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THE MUGGER CROCODILE

COMMON NAMES:
Mugger, Muggar, Marsh crocodile, Cocodrilo marismeño, Crocodile des marais, Crocodile palustre, Indian swamp crocodile, Makar, Broad-snouted crocodile.

DISTRIBUTION:
Bangladesh, India, Islamic Republic of Iran, Nepal, Pakistan, Sri Lanka, Indo-China.

HABITAT:
Freshwater rivers, lakes and marshes. Prefer slow-moving, shallower areas. They have also adapted to live in reservoirs, irrigation canals, and other man-made bodies of freshwater in India and Sri Lanka and they are also known to dig burrows for shelter.

STATUS:
IUCN-International Union of Conservation of Nature (VULNERABLE)
Estimated wild population: 5,000 to 10,000

APPEARANCE:
Colour generally light tan in juveniles and darker in males, with black cross-banding on body and tail. This is a medium to large species of 12-15ft. The snout is the broadest of any member of the Crocodylus genus, giving the mugger a more alligatorine appearance

DIET:
Youngsters eat crustaceans, insects and small fish generally. Adults eat larger fish, amphibians, reptiles such as snakes and turtles, birds and mammals including monkeys.

BREEDING:
Females reach sexual maturity at around 4ft in length (usually around 6 years old), while males mature at about 7ft. (10 years old). Nests are holes excavated during the dry season (from December to February). Location of the nest varies considerably, but they are most commonly found on sloping banks. The female usually lays 25 to 30 eggs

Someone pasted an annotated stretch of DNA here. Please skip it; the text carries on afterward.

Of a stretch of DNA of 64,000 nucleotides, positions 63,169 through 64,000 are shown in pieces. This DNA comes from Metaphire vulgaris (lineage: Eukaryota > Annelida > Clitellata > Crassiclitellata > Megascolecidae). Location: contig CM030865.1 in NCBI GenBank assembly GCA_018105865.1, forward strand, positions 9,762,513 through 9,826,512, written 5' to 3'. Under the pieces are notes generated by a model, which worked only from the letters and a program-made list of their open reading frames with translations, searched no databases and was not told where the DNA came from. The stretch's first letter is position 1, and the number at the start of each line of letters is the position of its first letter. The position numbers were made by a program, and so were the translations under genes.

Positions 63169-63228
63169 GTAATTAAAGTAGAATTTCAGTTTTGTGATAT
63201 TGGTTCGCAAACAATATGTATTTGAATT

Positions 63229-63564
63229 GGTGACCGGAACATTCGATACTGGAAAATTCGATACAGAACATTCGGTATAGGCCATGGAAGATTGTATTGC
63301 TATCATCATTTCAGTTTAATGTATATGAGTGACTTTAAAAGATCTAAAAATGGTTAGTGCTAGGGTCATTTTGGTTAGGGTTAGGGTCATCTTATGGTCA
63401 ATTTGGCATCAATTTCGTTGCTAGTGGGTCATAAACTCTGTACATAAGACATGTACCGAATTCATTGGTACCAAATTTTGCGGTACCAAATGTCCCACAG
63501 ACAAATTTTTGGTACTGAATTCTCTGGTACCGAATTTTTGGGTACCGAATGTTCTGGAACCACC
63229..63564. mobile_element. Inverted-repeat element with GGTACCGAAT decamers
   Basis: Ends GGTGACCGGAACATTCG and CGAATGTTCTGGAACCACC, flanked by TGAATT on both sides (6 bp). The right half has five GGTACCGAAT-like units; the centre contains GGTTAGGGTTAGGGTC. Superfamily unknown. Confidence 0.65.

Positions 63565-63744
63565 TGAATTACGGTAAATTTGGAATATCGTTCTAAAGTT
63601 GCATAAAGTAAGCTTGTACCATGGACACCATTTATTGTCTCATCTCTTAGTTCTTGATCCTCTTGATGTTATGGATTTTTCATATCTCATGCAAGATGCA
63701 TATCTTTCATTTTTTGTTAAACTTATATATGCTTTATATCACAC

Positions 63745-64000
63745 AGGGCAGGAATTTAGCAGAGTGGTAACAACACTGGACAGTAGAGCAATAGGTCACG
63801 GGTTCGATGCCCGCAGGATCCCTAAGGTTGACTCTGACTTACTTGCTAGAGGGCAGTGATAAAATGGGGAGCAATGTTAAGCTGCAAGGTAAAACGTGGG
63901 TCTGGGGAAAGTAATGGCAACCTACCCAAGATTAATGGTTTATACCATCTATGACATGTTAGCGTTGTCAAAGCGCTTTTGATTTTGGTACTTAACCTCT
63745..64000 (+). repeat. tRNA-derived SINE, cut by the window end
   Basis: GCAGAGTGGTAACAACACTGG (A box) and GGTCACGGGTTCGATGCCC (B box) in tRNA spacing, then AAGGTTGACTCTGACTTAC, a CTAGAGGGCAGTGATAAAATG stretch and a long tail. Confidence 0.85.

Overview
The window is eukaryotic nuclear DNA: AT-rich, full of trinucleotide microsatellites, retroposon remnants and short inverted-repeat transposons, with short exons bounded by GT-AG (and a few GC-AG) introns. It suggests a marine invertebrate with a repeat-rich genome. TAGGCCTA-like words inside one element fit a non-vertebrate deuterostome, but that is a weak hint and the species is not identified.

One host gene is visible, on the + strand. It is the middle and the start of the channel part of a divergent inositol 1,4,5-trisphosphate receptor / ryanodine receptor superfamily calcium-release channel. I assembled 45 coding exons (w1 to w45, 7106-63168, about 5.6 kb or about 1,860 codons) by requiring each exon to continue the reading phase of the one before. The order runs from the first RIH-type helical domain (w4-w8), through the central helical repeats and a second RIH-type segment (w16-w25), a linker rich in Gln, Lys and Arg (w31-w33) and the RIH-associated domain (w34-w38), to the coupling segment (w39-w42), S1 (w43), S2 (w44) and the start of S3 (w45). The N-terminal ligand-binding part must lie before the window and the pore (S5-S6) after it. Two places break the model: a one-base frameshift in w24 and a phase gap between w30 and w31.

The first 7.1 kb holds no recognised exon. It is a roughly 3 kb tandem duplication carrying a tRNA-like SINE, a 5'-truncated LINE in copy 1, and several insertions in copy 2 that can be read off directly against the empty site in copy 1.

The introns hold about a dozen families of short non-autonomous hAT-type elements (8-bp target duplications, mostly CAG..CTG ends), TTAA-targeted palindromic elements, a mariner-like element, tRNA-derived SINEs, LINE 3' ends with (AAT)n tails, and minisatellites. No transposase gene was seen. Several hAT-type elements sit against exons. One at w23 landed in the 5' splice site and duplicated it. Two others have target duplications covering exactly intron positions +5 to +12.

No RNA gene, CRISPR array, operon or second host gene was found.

CONSERVATION:
The species was threatened in the past by unregulated hunting for skins, but now the threats come from habitat destruction (considerable agricultural and industrial development), mortality in fishing nets (as they attempt to capture ensnared fish), egg collecting and illegal hunting (including the use of parts for medicinal purposes). Several populations are feared to be extinct (e.g. Bangladesh, Myanmar). The largest populations are present in Sri Lanka, and are estimated to be around 2000 animals. In India, estimates of between 3000 and 5000 animals have been made.

Captive breeding and rearing programs in India have met with some success. Excess numbers of captive-bred animals now reside in captivity, due to a decrease in the amount of suitable release sites in recent years. The Indian government has called a halt to all captive breeding of this species, and has discouraged any assessment of the commercial potential of this species in regard to its conservation.

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